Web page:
Jarvious Cotton's great great grandfather could not vote as a slave. His great-grandfather was beaten to death by the Klu Klux Klan for attempting to vote. His grandfather was prevented from voting by Klan intimidation his father was barred by poll taxes and literacy tests. Today, Cotton cannot vote because he, like many black men in the United States, has been labeled a felon and is currently on parole. FROM THE NEW JIM CROW
As the United States celebrates the nation's "triumph over race" with the election of Barack Obama, the majority of young black men in major American cities are locked behind bars or have been labeled felons for life. Although Jim Crow laws have been wiped off the books, an astounding percentage of the African American community remains trapped in a subordinate status much like their grandparents before them.
In this incisive critique, former litigator turned legal scholar Michelle Alexander provocatively argues that we have not ended racial caste in America: we have simply redesigned it. Alexander shows that, by targeting black men and decimating communities of color, the U.S. criminal justice system functions as a contemporary system of racial control, even as it formally adheres to the principle of color blindness. The New Jim Crow challenges the civil rights community and all of us to place mass incarceration at the forefront of a new movement for racial justice in America.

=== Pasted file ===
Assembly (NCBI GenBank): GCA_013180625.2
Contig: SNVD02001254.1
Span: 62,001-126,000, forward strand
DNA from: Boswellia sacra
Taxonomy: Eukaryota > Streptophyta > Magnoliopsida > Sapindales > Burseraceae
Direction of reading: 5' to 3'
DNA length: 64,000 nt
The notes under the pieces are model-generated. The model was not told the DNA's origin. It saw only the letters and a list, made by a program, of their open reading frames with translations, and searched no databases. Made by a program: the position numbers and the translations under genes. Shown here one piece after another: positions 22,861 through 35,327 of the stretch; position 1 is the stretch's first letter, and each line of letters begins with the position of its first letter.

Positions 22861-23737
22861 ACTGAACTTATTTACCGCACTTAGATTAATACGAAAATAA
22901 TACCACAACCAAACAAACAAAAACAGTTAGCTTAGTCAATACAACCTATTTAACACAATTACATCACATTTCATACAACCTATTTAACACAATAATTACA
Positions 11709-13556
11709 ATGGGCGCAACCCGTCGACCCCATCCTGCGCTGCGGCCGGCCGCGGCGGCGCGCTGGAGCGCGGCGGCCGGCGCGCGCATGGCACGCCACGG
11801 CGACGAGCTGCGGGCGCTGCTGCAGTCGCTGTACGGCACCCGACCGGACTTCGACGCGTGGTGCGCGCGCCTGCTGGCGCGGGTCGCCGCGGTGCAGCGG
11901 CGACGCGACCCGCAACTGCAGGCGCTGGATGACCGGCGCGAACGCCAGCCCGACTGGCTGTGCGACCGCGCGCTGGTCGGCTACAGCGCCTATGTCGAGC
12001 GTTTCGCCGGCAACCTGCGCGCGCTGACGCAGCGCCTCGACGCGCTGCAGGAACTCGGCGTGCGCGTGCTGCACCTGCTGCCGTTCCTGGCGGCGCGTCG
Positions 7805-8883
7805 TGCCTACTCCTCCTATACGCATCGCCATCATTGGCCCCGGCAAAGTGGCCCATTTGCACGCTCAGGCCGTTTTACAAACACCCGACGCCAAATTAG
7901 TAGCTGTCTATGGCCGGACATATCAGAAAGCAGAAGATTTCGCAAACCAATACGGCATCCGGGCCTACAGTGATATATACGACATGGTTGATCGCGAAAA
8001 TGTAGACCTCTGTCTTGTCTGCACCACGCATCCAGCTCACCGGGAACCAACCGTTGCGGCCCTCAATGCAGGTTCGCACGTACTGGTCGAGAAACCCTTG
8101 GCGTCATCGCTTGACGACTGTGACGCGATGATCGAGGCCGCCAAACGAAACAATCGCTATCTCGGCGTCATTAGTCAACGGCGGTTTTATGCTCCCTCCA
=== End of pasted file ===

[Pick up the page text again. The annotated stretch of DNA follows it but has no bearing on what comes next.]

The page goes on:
“After reading The New Jim Crow, Michelle Alexander's stunning work of scholarship, one gains the terrible realization that, for people of color, the American criminal justice system resembles the Soviet Union's gulag the latter punished ideas, the former punishes a condition.”-David Levering Lewis, Pulitzer-prize winning historian at NYU and author of W.E.B. Du Bois: The Fight for Equality and the American Century, 1919-1963
"We need to pay attention to Michelle Alexander's contention that mass imprisonment in the U.S. constitutes a racial caste system. Her analysis reflects the passion of an advocate and the intellect of a scholar."-Marc Mauer, Executive Director, The Sentencing Project, author of Race to Incarcerate
“A powerful analysis of why and how mass incarceration is happening in America, The New Jim Crow should be required reading for anyone working for real change in the criminal justice system.”-Ronald E. Hampton, Executive Director, National Black Police Association